EU Forges Ahead With Africa Gas Deals


EU Forges Ahead With Africa Gas Deals

The European Union (EU) is moving ahead with plans to enhance Africa-EU supply chains. Following the Russia-Ukraine crisis and supply disruptions, the bloc has emphasized the viability of Africa’s reserves to meet European demand in which a series of deals signed between Europe and African governments and national oil companies (NOC) are a testament of Europe’s increased focus on enhancing energy relations with Africa. Despite Africa’s position as the ideal partner for the EU, the continent needs its gas resources domestically before they can be utilized internationally. Therefore, a mutually beneficial partnership is necessary, one in which EU member countries scale up investment in African gas.

EU-Africa Deals Expand Supply Chains

 On April 11, 2022, Eni signed an agreement with Algeria’s Sonatrach whereby the two corporations will increase cooperation on gas development while leveraging the TransMed/Enrico Mattei pipeline to export up to nine billion cubic meters (bcm) of Liquefied Natural Gas (LNG) to Europe. Similarly, on April 13, 2022, Eni also signed a deal with Egypt’s EGAS for the two to jointly conduct exploration activities to increase the country’s gas reserves in existing blocks while targeting new acreage in the Nile Delta, Eastern Mediterranean and Western Desert regions. The deal will also see Egypt expanding gas exports to Europe to three bcm of LNG as from 2022. Meanwhile, in Angola, a declaration of intent for increased cooperation on gas exploration, production and trading was also signed in mid-April 2022, between H.E. Joao Lourenco, President of Angola, and Claudio Descalzi, the CEO of Eni.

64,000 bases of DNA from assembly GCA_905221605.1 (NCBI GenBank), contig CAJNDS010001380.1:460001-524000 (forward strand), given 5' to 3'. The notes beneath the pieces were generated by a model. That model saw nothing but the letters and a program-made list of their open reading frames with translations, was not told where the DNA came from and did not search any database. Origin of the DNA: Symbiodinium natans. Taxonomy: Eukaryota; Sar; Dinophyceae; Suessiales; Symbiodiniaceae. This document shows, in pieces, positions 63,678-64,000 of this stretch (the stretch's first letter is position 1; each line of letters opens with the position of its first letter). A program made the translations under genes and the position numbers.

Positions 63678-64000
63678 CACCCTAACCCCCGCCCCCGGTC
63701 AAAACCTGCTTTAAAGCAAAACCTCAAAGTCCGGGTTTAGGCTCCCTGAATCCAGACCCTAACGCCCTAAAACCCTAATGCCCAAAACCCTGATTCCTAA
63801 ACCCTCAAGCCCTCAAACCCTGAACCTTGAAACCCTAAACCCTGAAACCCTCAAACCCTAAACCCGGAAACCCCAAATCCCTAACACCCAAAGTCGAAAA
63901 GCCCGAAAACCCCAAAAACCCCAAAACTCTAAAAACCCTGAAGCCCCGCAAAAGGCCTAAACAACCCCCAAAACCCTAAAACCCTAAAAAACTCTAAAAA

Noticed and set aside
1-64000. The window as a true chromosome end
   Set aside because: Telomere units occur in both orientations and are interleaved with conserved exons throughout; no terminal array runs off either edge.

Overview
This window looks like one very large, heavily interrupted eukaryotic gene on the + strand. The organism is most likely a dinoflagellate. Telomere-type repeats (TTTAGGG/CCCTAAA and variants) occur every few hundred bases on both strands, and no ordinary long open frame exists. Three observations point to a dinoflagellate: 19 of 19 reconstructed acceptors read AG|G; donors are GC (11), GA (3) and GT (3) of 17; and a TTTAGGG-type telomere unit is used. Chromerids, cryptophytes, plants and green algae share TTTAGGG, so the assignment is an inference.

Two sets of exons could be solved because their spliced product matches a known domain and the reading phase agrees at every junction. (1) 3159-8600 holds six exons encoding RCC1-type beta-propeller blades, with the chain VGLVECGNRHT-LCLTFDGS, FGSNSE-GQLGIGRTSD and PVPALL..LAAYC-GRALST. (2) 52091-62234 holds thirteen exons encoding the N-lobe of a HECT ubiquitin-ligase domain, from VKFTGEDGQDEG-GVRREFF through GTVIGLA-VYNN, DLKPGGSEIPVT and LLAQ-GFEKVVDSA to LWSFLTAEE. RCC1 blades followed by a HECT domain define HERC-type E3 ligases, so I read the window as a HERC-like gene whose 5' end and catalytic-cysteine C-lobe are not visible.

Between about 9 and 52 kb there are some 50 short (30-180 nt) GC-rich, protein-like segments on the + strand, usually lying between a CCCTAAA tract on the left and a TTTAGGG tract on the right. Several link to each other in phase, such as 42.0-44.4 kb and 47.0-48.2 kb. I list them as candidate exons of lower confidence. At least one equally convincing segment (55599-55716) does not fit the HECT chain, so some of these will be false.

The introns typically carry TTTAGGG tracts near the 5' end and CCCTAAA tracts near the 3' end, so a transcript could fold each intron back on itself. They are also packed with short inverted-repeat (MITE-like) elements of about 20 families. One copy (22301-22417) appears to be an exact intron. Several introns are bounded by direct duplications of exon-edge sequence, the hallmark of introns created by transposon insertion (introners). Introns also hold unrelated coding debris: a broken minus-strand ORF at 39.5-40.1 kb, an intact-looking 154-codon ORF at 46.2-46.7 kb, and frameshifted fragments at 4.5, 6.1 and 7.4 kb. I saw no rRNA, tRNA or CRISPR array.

Meanwhile, backed by significant gas resources, emerging markets across the continent have also been identified as potential partners for the EU. Countries such as Mauritania, Senegal, Ghana, Mozambique, Equatorial Guinea and Tanzania could tap into international markets, ramping up LNG exports as soon as large-scale projects come online. Projects such as Mozambique’s 3.4 million ton per annum (mtpa) Coral Floating LNG (FLNG), Equatorial Guinea’s 2.5 mtpa Fortuna FLNG and Senegal’s 10 mtpa Yakaar-Teranga LNG hub will be key for addressing regional and international demand.


With the European Commission expected to kickstart official communications with gas producing countries from Africa and other regions in late May 2022, under efforts to expand energy imports by 50 bcm of LNG and by 10 bcm of pipeline gas to reduce the reliance on Russian energy by two-thirds by the end of 2022, Africa, with its vast gas resources is well positioned to be Europe’s main supplier.


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